Functions of which type of Neuron
1) Monitor internal environment (visceral sensory neurons)
2) Monitor effects of external environment (somatic sensory neurons)
Sensory Neuron Functions
Structures of which type of neuron

1) Unipolar
2) Cell bodies grouped in sensory ganglia
3) Processes (afferent fibers) extend from sensory receptors to CNS
Sensory Neuron Structures
Neuron that carries instructions from CNS to peripheral effectors Via efferent fibers (axons)
Motor Neurons
Two major efferent systems
Somatic nervous system (SNS
Autonomic (visceral) nervous system (ANS)
This efferent system includes all somatic motor neurons that innervate skeletal muscles
Somatic nervous system
This efferent system:
visceral motor neurons innervate all other peripheral effectors (e.g., smooth muscle, cardiac muscle, glands, adipose tissue)
Autonomic (visceral) nervous system
Most of these neurons are located in brain, spinal cord, and autonomic ganglia between sensory and motor neurons
Interneurons
These neurons are responsible for:
1) distribution of sensory information
2) coordination of motor activity
Interneurons
These neurons are involved in higher functions
Memory, planning, learning
Interneurons
Half the volume of the nervous system is made of?
Neuroglia
Four Types of Neuroglia in the CNS
Ependymal cells
Astrocytes
Oligodendrocytes
Microglia
cells with highly branched processes; contact neuroglia directly
Ependymal cells
large cell bodies with many processes
Astrocytes
smaller cell bodies with fewer processes
Oligodendrocytes
smallest and least numerous neuroglia with many fine-branched processes
Microglia
These neuroglia cells form epithelium called ependyma
Ependymal cells
These neuroglia cells Line central canal of spinal cord and ventricles of brain
Ependymal cells
These neuroglia cells secrete cerebrospinal fluid (CSF)
Ependymal cells
These neuroglia cells have cilia or microvilli that circulate CSF
Ependymal cells
These neuroglia cells monitor CSF
Ependymal cells
These neuroglia cells contain stem cells for repair
Ependymal cells
These neuroglia cells Maintain blood–brain barrier (isolates CNS)
Astrocytes
These neuroglia cells Create three-dimensional framework for CNS
Astrocytes
These neuroglia cells Repair damaged neural tissue
Astrocytes
These neuroglia cells Guide neuron development
Astrocytes
These neuroglia cells Control interstitial environment
Astrocytes
Processes contact other neuron cell bodies
Oligodendrocytes
These neuroglia cells Wrap around axons to form myelin she
Oligodendrocytes
A) satellite cells
B) Schwann cells
C) Oligodendrocytes
D) Astrocytes
E) Microglia
F) Ependymal Cells
Neuroglia in the CNS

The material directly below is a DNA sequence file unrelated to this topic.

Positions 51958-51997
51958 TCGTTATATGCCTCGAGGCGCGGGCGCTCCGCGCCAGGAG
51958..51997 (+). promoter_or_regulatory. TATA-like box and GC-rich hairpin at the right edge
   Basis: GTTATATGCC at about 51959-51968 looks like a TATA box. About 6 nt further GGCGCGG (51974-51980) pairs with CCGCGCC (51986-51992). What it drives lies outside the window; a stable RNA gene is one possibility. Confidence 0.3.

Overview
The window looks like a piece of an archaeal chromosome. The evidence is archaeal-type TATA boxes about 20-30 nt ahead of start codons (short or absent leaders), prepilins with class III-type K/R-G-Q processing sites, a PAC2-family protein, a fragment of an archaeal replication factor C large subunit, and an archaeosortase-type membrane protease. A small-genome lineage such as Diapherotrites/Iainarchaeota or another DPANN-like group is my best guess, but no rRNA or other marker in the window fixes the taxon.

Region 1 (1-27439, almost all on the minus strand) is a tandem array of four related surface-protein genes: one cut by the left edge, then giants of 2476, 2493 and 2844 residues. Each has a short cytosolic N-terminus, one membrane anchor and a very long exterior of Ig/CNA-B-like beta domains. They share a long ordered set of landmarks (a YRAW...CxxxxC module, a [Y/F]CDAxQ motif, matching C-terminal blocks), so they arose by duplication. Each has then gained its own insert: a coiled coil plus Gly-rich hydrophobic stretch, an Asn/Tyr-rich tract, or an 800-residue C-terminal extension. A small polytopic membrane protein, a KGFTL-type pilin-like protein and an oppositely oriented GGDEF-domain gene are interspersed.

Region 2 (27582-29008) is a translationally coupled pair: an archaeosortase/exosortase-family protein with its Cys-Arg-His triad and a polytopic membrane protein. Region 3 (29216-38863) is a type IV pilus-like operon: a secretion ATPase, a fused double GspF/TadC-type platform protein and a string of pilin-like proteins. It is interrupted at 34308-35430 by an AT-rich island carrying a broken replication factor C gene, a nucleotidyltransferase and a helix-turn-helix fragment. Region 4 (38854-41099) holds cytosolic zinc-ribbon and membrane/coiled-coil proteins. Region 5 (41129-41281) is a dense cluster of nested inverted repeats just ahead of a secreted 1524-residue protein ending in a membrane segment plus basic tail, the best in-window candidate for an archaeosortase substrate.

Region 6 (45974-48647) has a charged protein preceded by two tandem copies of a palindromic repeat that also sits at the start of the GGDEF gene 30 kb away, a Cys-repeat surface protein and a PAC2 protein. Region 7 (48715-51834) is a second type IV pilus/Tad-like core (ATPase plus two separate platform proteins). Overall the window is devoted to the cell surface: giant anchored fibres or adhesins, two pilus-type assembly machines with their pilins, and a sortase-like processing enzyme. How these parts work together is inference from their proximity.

Neuroglia in the CNS
A) Central Canal
B) Ependymal Cells
C) Gray Matter
Neuroglia in the CNS
Neuroglia in the CNS
A) Gray Matter
B) Neurons
C) Microglial Cell
D) Central Canal
E) Ependymal Cells
Oligodendrocyte feature which:
1) increases speed of action potentials
2) insulates "_____" axons
3) makes nerves appear white
myelination
myelinated segments of axon in Oligodendrocytes
internodes
Oligodendrocytes
gaps between internodes where axons may branch
nodes (also called nodes of Ranvier)
Schwann Cells and Peripheral Axons
Schwann Cells and Peripheral Axons
A) nucleus
B) axon hilock
C) Axon
D) myelynated internode
E) Axon
F) Axolemma
G) Myelin covering internode
H) nodes
I) initial segment (unmyelinated)
J) Schwann cell of nucleus
K) axon
L) neurilemma
M) dendrite
N) neurilemma
O) axon
P) myelin
Type of Neuroglia in the CNS
Myelination
White matter
Gray matter
Oligodendrocytes
regions of CNS with many myelinated nerves
White matter
unmyelinated areas of CNS
Gray matter
Types of Neuroglia in the CNS
Migrate through neural tissue

Clean up cellular debris, waste products, and pathogens
Microglia
Masses of neuron cell bodies surrounded by neuroglia
found in the PNS
Ganglia
Also called amphicytes
Satellite cells
Surround ganglia and regulate environment around neuron
Satellite cells
Also called neurilemmocytes
Schwann cells
Form myelin sheath (neurilemma) around peripheral axons
Schwann cells
____#____ Schwann cell sheaths ___#____ segment of axon and _________Schwann cells sheath entire axon
1
1
many
These cells perform all communication, information processing, and control functions of the nervous system
neurons
These cells preserve physical and biochemical structure of neural tissue and are essential to survival and function of neurons
Neuroglia
All plasma (cell) membranes produce electrical signals by what?
ion movements
The transmembrane potential of resting cell
Resting potential
an electrical impulse
Action potential
Produced by graded potential
Action potential
Propagates along surface of axon to synapse
Action potential
Releases neurotransmitters at presynaptic membrane
Produces graded potentials in postsynaptic membrane
Synaptic activity
Response (integration of stimuli) of postsynaptic cell
Information processing
Overview of Neural Activities
Overview of Neural Activities
A) Resting potential
B) graded potential
C) action potential
D) synaptic activity
E) information processing
Three Requirements for Transmembrane Potential
1) Concentration gradient of ions (Na+, K+)
2) Selectively permeable through channels
3) Maintains charge difference across membrane (resting potential –70 mV)
2 types of Passive Forces Acting Across the Membrane
Chemical gradients
Electrical gradients
Name the gradient type
Concentration gradients of ions (Na+, K+)
Chemical gradients
Name the gradient type
Separate charges of positive and negative ions
Result in potential difference
Electrical gradients
Check summary table 12-1 slide 50 Ch. 12
Check summary table 12-1 slide 50 Ch. 12
What happens in response to temporary changes in membrane permeability resulting from opening or closing specific membrane channels